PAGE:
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The Yumedono at Hôryû-ji.
  • Japanese: 夢殿 (yumedono)

The Yumedono, or "Hall of Dreams," is a small octagonal structure in the Eastern Compound (Tô-in) at Hôryû-ji, famous for the Yumedono Kannon, a 7th century wooden sculpture and National Treasure, contained within.

The Yumedono Kannon, a statue of the bodhisattva Kannon was kept hidden from sight since the 7th century, when, after being carved of a single block of camphor wood, gilded and otherwise prepared, it was wrapped up and hidden away. Literally no one gazed upon this object for over 1000 years, until 1884, when, the Yumedono was opened and the statue unveiled and photographed by Ernest Fenollosa and Okakura Kakuzô. The pair had been authorized by the Meiji government to survey the major treasures of Japanese art, to construct a canon, and to establish a basic narrative of Japanese art history.

Some accounts cast Fenollosa and Okakura in a relatively sympathetic light, emphasizing the fact that they were authorized by the government, and suggesting that they showed their credentials, perhaps even made arrangements ahead of time, and that all went smoothly. This version of the story also emphasizes the fact that Okakura, Fenollosa's guide, assistant, and interpreter, as a native Japanese, was perfectly capable of telling Fenollosa if he thought this an inappropriate or sacrilegious thing to do. If Okakura - who would go on to prove himself a great champion of traditional arts and traditional culture - thought it should not have been done, it would not have been done. Other accounts, however, have it that the monks blocked the pair's entry, and that it was only with the help of the local police force that the scholars forced their way in, totally against the monks' wishes, and forced open the Hall of Dreams.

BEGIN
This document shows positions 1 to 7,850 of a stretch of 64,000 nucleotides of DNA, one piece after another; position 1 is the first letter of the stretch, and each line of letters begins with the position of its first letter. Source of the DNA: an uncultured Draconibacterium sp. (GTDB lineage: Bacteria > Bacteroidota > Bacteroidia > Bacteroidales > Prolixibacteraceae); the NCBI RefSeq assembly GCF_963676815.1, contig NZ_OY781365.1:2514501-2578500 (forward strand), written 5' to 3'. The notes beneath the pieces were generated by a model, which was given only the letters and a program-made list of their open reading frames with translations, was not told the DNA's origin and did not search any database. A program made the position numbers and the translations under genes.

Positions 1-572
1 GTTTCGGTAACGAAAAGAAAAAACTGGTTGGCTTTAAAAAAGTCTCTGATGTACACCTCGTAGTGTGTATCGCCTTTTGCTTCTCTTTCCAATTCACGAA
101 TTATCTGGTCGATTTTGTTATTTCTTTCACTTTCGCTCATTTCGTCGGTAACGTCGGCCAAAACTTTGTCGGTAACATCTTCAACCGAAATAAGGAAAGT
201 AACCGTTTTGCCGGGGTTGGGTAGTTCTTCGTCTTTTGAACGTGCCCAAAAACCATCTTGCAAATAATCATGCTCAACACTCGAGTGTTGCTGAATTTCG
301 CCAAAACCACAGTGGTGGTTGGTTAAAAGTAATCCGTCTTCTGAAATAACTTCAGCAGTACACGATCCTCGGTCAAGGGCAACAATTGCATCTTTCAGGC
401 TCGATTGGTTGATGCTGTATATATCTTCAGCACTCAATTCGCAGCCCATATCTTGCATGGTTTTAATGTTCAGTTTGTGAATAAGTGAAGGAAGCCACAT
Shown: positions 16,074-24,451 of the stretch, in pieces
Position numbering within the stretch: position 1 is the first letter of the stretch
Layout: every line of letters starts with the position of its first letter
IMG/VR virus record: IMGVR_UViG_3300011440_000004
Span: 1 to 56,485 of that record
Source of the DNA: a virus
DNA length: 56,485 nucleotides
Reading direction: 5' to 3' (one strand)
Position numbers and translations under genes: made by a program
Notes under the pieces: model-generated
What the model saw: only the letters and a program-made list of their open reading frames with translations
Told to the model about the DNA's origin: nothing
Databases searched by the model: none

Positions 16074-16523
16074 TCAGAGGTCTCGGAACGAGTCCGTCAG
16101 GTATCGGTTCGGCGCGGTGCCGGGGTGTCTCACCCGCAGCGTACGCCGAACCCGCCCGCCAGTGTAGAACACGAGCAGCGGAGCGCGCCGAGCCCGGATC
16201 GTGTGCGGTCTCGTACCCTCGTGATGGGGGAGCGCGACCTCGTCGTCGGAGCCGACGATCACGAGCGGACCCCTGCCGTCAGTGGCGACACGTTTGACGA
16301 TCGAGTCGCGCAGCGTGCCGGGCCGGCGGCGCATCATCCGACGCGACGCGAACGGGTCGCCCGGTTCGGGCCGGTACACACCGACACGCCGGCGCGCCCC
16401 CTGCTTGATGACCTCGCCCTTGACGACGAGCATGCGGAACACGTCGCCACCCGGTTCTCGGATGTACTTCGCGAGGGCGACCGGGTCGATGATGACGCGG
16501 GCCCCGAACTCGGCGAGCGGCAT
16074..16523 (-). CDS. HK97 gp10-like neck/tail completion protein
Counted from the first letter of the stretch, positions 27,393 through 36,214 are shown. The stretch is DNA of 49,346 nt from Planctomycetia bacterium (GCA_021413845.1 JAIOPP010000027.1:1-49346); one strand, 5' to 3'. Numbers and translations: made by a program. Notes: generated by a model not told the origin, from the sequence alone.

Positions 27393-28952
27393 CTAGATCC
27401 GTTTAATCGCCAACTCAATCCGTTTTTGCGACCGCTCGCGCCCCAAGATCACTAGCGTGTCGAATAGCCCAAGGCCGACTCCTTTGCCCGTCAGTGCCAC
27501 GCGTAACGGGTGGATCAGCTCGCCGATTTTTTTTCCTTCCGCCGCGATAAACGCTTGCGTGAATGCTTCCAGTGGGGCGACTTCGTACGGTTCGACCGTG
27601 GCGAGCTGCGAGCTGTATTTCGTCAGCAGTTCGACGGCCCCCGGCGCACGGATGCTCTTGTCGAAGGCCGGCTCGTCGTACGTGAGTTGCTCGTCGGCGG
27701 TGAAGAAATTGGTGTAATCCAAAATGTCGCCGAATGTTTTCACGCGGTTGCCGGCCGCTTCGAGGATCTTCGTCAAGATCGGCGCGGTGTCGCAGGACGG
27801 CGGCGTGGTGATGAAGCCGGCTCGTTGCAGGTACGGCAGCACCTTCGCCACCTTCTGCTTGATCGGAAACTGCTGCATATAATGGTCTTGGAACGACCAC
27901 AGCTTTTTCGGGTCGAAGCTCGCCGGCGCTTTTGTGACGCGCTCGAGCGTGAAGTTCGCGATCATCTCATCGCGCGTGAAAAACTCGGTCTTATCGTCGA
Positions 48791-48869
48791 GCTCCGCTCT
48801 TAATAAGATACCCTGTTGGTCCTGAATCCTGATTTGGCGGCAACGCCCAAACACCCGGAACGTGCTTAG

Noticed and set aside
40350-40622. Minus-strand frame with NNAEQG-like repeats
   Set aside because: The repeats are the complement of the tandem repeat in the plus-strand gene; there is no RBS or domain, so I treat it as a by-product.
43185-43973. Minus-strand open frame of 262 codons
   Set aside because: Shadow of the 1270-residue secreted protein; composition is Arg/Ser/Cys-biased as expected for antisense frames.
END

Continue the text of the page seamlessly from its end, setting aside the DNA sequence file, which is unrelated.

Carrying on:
In any case, in the end, notes and photographs were taken, and the statue was wrapped up again, and placed back into the Hall. Its spiritual power had been severely weakened. Since then, the hall is still kept closed up most of the time, to preserve some of the statue's spiritual efficacy, but it is also opened up for a few days each year to allow visitors to appreciate its incredible beauty and power.


  • Signs and plaques on-site.

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